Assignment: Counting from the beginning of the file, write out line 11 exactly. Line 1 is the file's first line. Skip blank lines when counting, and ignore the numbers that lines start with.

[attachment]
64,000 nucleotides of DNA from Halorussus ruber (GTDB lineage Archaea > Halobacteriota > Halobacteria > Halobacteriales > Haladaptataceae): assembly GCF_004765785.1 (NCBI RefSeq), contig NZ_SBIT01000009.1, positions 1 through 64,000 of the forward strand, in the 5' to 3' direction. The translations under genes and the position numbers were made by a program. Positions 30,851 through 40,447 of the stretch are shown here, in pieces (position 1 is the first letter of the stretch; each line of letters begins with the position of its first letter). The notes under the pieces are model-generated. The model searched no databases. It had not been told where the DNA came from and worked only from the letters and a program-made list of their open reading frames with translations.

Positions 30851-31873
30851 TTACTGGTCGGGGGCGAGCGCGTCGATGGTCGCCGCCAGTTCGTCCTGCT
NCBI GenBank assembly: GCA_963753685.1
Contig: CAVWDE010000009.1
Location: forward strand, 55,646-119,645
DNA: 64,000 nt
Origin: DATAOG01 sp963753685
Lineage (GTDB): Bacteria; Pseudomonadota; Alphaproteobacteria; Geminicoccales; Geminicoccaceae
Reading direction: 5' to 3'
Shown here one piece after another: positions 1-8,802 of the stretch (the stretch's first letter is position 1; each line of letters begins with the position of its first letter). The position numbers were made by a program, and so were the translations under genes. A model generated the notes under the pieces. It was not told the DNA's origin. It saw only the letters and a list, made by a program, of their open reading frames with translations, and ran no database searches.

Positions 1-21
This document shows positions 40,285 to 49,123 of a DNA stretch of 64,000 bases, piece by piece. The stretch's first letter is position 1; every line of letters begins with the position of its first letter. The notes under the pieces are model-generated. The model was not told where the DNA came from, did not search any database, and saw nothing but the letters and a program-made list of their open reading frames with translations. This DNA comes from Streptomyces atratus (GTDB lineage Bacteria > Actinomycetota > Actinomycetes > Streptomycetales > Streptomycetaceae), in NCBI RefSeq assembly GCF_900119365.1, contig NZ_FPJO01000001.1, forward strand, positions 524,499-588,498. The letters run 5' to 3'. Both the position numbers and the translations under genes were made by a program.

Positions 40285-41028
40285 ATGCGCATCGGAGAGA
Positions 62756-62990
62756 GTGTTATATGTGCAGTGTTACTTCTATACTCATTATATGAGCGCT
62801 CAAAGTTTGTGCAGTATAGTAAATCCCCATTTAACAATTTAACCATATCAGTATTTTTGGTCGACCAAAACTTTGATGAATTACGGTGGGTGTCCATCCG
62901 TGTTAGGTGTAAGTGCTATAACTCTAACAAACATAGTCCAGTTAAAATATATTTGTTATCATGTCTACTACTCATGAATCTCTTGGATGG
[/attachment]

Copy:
Shown here one piece after another: positions 1-8,802 of the stretch (the stretch's first letter is position 1; each line of letters begins with the position of its first letter). The position numbers were made by a program, and so were the translations under genes. A model generated the notes under the pieces. It was not told the DNA's origin. It saw only the letters and a list, made by a program, of their open reading frames with translations, and ran no database searches.